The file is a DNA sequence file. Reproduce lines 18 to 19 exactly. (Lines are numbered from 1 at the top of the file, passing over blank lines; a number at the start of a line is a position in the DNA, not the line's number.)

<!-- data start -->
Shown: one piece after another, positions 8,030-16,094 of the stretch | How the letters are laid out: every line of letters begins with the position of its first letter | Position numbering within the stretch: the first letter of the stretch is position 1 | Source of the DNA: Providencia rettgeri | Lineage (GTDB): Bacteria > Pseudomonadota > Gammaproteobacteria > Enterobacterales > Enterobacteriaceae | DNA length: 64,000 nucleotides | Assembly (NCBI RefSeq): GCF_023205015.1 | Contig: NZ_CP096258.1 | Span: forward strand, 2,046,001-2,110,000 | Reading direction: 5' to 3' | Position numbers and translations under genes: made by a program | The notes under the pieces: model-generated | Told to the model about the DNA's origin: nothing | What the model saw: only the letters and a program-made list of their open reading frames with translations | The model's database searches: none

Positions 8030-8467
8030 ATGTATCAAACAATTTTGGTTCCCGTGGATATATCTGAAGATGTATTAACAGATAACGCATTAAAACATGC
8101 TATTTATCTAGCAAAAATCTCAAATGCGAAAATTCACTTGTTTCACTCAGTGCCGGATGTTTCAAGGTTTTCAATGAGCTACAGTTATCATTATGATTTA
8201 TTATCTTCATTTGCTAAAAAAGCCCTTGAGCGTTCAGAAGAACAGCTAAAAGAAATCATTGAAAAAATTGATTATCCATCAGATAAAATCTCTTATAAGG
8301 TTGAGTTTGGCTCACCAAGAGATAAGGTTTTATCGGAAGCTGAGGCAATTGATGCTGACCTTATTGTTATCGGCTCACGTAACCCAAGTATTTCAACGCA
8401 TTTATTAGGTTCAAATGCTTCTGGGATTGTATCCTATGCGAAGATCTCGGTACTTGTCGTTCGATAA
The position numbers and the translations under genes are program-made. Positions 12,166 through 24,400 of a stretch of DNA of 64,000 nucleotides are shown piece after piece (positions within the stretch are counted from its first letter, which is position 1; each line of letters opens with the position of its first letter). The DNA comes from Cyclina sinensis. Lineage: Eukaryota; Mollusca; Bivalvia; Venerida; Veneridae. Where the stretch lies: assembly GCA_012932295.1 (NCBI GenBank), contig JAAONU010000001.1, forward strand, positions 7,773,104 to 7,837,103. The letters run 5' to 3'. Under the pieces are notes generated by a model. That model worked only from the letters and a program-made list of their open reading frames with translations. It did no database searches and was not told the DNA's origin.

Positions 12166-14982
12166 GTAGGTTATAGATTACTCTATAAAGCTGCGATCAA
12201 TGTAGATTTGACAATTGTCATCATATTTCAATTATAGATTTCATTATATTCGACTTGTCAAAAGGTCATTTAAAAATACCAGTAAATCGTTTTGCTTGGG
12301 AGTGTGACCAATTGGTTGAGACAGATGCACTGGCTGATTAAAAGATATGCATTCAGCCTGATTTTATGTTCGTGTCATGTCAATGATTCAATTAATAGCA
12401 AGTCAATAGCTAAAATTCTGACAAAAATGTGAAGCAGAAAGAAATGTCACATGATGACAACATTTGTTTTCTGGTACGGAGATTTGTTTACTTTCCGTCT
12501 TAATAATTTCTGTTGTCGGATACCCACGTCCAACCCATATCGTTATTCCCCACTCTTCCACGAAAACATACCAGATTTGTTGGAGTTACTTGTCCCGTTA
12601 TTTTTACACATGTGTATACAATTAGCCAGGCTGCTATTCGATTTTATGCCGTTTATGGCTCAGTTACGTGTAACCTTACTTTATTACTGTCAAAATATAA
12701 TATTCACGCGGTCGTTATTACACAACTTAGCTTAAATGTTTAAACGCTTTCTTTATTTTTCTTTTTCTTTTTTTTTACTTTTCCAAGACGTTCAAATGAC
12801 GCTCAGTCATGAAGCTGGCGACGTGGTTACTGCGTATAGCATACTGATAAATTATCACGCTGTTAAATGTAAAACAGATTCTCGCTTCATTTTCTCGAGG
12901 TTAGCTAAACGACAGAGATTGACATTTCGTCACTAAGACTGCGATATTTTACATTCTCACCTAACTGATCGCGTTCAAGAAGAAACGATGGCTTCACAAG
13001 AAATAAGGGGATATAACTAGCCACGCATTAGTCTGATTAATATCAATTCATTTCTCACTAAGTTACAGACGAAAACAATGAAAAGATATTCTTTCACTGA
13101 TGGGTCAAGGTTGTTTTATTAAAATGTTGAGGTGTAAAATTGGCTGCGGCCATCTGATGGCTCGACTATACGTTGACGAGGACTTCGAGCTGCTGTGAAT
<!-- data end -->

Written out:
12901 TTAGCTAAACGACAGAGATTGACATTTCGTCACTAAGACTGCGATATTTTACATTCTCACCTAACTGATCGCGTTCAAGAAGAAACGATGGCTTCACAAG
13001 AAATAAGGGGATATAACTAGCCACGCATTAGTCTGATTAATATCAATTCATTTCTCACTAAGTTACAGACGAAAACAATGAAAAGATATTCTTTCACTGA